Max Bill: Variation 12 Max Bill Poster
Variation 12 by Max Bill designed in 1938
Max Bill Foundation, Switzerland
Special: $85.00 instead of $120.00.
Max Bill Variation 12 Poster. Timeless, classic and highly decorative, this beautiful Max Bill artwork was designed by Swiss designer Max Bill in 1938.
The work titled 'Variation 12' is one of a series of 15 variations, with different expressive qualities deriving from the combination of colors
used in each. The series was made by Max Bill between 1935 and 1938. Variation 12 was made in 1938 and is one of the most beautiful works in the series.
The fierce simplicity and geometry of this poster has roots in the development of the "Concrete Art" movement of the 1930s.
Max Bill embraced this movement and created works of art with a visual language of absolute clarity.
This beautiful Max Bill print was published under authority of the Max Bill Foundation and ships rolled in a strong tube.
Certified by the Max Bill Foundation, these Max Bill posters faithfully reproduce the original lithograph colors.
This is an exemplary work by the artist and it will be a stunning addition to any space.
This Max Bill poster is printed on high-quality printable Fine Paper "Vent Nouveau F-FS". Please note that the white-ash frame is not included and is for display purposes only.
This work is part of the Concrete Art movement. Concrete Art and Design or Concretism is an abstractionist movement that evolved
in the 1930s out of the work of De Stijl, Futurism and Kandinsky around the Swiss painter Max Bill. The term "Concrete Art"
was first introduced by Theo van Doesburg in his "Manifesto of Concrete Art" (1930). In his understanding, this form of
Abstractionism must be free of any symbolical association with reality, arguing that lines and colors are concrete by themselves.
Max Bill further promoted this idea, organizing the first international exhibition in 1944. Variation 12 is part of Max Bill's 'Fifteen Variations on a Single Theme' designed between 1935-1938. This is the concrete art of Max Bill which was created during 1935-1938. The original work was published as a shape of booklet from a publishing company in Paris. Based on one theme (original drawing) as a nucleus of idea, he created the 15 variations along the 3 keywords 'continuity', 'development' and 'invention'. The original drawing is a spiral graphic of a line which consists of a regular triangle with one side becoming a part of perfect square, and equally developed from the square to regular pentagon to regular hexagon to regular heptagon then to regular octagon. And following the molding rules set by him as how to put dots or draw lines in specific order, he put arranges to each 15 variations.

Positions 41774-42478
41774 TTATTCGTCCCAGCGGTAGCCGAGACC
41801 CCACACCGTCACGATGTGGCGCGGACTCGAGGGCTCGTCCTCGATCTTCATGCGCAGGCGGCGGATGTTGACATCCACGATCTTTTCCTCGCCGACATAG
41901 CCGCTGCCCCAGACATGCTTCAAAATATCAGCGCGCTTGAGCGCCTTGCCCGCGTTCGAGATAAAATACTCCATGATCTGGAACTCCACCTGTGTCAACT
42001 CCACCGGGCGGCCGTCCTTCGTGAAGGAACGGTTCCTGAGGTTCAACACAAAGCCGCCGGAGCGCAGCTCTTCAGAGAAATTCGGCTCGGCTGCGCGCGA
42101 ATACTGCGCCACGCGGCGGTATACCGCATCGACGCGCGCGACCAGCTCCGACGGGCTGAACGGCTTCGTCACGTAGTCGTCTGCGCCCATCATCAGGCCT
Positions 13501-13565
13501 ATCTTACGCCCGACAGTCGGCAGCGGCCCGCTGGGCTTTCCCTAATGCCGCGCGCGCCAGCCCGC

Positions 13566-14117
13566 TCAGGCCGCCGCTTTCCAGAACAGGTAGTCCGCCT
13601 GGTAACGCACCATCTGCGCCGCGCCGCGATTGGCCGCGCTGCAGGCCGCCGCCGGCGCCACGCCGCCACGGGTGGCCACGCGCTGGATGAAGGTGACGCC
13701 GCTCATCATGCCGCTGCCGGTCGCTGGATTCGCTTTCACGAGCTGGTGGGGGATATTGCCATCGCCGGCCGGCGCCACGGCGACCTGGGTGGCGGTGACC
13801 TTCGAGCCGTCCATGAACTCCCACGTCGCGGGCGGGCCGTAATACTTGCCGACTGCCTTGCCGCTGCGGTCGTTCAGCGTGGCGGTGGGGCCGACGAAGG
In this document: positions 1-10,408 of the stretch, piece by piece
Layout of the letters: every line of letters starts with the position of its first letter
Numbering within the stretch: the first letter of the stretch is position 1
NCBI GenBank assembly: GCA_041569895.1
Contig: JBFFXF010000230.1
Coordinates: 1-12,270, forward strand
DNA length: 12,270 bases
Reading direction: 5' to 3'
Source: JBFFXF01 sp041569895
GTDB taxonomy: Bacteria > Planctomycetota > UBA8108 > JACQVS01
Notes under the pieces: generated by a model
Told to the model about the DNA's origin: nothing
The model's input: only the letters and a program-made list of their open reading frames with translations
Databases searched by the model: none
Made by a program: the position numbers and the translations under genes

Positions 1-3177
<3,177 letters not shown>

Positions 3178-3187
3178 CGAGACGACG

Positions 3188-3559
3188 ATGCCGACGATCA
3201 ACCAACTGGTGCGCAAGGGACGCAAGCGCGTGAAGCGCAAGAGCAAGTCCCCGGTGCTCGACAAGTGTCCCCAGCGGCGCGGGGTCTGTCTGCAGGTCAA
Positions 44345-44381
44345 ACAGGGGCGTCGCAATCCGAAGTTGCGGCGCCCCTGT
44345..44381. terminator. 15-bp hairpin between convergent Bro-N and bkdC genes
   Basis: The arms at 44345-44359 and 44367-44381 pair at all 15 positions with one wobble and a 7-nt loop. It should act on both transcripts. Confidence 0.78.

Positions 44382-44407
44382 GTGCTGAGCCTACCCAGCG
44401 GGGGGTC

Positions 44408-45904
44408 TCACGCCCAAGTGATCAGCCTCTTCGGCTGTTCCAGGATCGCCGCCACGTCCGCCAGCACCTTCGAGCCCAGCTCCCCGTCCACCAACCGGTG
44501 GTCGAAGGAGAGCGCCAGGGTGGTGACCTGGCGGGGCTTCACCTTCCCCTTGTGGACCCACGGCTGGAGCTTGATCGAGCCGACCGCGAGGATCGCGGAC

Max Bill (1908-1994) was arguably the most important Swiss artist of the 20th century. Max Bill was born in Winterthur, Switzerland in 1908. After an apprenticeship between 1924 and 1927 in Zurich, Max Bill studied at Bauhaus under Wassily Kandinsky and Paul Klee. Initially, he worked mainly as a painter, however, after 1929 he became a sculptor, graphic designer, and architect, as well as an industrial designer. 'Fifteen variations on a single theme' (1935-1938) is one of the geometric and abstract works he created during this period. After this he dedicated himself to the Ulm School of Design (Hochschule fur Gestaltung), handing down the spirit of Bauhaus to future generations and later becoming the first principal of the school.
Size: 20" x 20" (50cm x 50cm)
Ships rolled in a strong poster tube.
Price does not included frame.
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